- International Company Relocation Opportunities The Netherlands
- Business And Investment
- Quality Of Life And Living Conditions
- Holding Companies
- Anti-Tax Avoidance Directive (Atad)
- Withholding Tax (Wht)
- Intellectual Property Regime
- Expats Issues
- Company Formation
International Company Relocation Opportunities: The Netherlands
Business and investment:
- Euro (€) is the monetary unit;
- The economic system is stable;
- Political stability in relation to enhanced business climate;
- Has a growing workforce that is highly-educated, productive, and with world class knowledge and language skills;
- Has strong labor laws which can make things difficult for a company hiring more than 50 people.
Quality of life and living conditions:
- Ranks top in Europe in almost all indicators because of its welcoming environment to expatriates or skilled foreign employees, based on living conditions and the quality of life;
- The crime rate is significantly low;
- Flexible, resilient infrastructure, and superior logistics;
- The quality of education is high;
- A tax ruling ensuring clarity and certainty of tax consequences, even before the investment is established;
- Under certain circumstances and under participation exemption, outgoing dividends from the Dutch Coop are not subject to a dividend withholding tax.
The Netherlands has the most favorable legal framework and is a geographically strategic spot, being located in the center of Europe and attracting multinationals to place holding companies. There is a competitive tax treatment, significant by the exemption of dividend and capital gains on disposal of shares by foreign corporate shareholders and the nonexistence of Controlled Foreign Corporation (CFC) legislation.
In addition, the Netherlands has a favorable tax regime excellent for a legal and fiscal infrastructure. It has become a common site for finance and license companies, because it has a far-reaching tax treaty network and no statutory withholding tax on dividends, royalty payments, and outgoing interests.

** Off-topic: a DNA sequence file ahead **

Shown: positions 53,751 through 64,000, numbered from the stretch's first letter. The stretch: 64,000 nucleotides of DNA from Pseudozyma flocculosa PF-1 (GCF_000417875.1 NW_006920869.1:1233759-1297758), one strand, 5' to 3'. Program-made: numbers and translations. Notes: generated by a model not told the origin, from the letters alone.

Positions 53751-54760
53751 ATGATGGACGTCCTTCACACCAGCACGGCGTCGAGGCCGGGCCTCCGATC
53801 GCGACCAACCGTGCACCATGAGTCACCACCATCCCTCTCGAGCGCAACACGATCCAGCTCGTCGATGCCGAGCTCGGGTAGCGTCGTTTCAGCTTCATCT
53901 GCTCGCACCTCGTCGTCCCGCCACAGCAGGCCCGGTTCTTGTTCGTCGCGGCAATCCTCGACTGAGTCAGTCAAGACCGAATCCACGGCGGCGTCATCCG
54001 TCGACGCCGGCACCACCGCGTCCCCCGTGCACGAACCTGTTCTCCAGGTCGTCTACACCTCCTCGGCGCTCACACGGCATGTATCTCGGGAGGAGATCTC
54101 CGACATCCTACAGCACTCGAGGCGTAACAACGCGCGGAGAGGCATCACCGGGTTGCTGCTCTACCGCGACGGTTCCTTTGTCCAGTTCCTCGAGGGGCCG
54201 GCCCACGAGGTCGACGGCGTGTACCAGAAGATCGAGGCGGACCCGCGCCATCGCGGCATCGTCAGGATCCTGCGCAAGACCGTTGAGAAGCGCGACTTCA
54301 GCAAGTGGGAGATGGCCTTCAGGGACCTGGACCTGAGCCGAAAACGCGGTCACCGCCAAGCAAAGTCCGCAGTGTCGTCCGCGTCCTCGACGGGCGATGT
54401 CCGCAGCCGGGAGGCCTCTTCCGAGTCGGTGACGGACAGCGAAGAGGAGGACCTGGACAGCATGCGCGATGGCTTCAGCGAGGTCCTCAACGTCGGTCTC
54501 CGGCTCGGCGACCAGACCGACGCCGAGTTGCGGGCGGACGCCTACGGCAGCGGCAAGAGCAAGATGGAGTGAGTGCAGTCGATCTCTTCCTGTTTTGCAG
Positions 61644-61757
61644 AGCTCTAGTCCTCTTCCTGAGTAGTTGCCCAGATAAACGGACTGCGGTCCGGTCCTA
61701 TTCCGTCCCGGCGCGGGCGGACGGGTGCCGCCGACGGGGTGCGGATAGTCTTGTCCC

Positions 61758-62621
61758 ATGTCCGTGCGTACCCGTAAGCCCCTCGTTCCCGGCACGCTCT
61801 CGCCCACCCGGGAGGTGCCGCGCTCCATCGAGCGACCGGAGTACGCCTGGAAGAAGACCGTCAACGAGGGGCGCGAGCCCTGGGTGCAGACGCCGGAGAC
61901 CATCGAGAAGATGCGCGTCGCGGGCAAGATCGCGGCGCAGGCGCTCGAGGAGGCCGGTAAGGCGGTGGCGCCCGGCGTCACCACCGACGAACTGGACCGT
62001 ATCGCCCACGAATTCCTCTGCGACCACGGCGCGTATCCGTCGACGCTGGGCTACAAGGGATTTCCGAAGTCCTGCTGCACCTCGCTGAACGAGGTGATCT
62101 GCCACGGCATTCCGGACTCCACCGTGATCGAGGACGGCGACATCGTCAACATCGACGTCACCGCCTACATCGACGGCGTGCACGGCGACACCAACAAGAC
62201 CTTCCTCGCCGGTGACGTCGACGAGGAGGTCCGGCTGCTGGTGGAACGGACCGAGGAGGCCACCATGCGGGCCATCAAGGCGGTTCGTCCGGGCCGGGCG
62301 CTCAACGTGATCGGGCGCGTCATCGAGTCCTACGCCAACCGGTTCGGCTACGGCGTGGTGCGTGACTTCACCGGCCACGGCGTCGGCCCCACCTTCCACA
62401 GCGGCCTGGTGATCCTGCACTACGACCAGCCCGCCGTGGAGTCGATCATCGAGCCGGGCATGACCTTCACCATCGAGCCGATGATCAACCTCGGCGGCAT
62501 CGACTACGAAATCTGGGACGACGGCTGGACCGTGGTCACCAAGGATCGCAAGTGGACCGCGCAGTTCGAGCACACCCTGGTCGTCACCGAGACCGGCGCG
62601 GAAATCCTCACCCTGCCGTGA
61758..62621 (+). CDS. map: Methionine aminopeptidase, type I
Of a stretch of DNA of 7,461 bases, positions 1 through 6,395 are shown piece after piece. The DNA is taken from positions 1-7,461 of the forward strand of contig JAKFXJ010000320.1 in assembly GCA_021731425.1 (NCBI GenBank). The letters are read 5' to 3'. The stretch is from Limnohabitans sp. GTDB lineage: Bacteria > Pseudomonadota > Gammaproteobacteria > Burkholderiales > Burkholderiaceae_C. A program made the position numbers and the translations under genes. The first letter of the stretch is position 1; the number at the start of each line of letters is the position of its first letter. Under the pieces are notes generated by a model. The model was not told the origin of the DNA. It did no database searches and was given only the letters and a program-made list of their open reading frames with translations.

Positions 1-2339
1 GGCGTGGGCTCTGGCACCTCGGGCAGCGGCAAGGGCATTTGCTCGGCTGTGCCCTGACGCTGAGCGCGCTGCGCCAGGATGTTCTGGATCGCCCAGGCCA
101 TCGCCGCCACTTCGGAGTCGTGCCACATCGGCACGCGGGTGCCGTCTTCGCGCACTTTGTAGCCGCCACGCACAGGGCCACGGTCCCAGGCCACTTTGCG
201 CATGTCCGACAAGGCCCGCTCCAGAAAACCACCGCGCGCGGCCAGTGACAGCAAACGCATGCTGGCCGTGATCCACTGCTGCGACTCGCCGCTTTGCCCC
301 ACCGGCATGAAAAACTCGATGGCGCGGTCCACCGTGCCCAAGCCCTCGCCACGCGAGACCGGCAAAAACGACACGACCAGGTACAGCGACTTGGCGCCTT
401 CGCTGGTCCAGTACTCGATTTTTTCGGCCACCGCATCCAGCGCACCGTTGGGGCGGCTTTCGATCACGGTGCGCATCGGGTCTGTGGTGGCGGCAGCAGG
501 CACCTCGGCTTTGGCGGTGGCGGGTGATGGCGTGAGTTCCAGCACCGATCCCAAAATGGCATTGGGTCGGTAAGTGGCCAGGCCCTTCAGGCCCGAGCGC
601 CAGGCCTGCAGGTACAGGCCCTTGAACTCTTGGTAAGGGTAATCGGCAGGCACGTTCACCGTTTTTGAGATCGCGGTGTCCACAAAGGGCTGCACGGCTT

The manufacturing sectors in the Netherlands are dependent on raw imported materials because they lack natural resources. That is why the availability of raw materials is limited. Petroleum, gasoline, food, pharmaceutical, telecom, office equipment and electronics are often imported.
There is a growing pool of flexible, multi-lingual, productive, and highly skilled workers that assures foreign companies labor is ready when they need it.
The Netherlands is known as a tax haven because of its favorable expat tax program for qualified and skilled foreign employees.
Corporation Tax Rate: The Dutch corporate tax rate depends on the taxable amount. Whereas the standard CIT rate is 25 percent, the rate applies to the excess of taxable income or exceeding €200,000, and can be 20 percent if the taxable income is less than or equal to €200,000. The interest on company loans is sometimes partly tax deductible.
Because the Netherlands does not levy a withholding tax on royalty payments and outgoing interest, it stimulates foreign investment and has become a site for licensing and international debt financing activities. The tax ruling or the advance pricing agreement is possible for financing activities. This is done between the Dutch tax authorities and the taxpayer on the application of Dutch tax law.
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The Dutch government began to abolish the thin capitalization rule from January 1st of 2013. It was replaced with specific deduction limitation rules, whereas the excess acquisition price of the participation is deemed to be financed with “participation debt” and may result in excessive interest. If the excessive interest amount exceeds €750,000, then it is non-deductible.
Capital and Stamp Duties: The Netherlands does not levy any capital or stamp duty.
Exemptions from Corporate taxation: A company may be entitled to a full exemption from dividend tax if the shareholding or ownership of the share capital of the subsidiary is at least 5 percent.
Without a minimum holding period in the participation exemption, a company can share some of their profits or capital gains of at least 5 percent as dividend to their shareholders.
Real Estate companies are usually the ones involved in the participation exemption because of their assets. If the activities qualify for “passive investment activities” then the subsidiary is subject to a normal profit tax of 10 percent.
Anti-Tax Avoidance Directive (ATAD)
Traditionally, the Netherlands has a reliable, efficient and extensive advance-ruling practice intended for various rulings for different types of structures or activities. The Dutch subsidiary must receive an arm’s length compensation for the service it performs.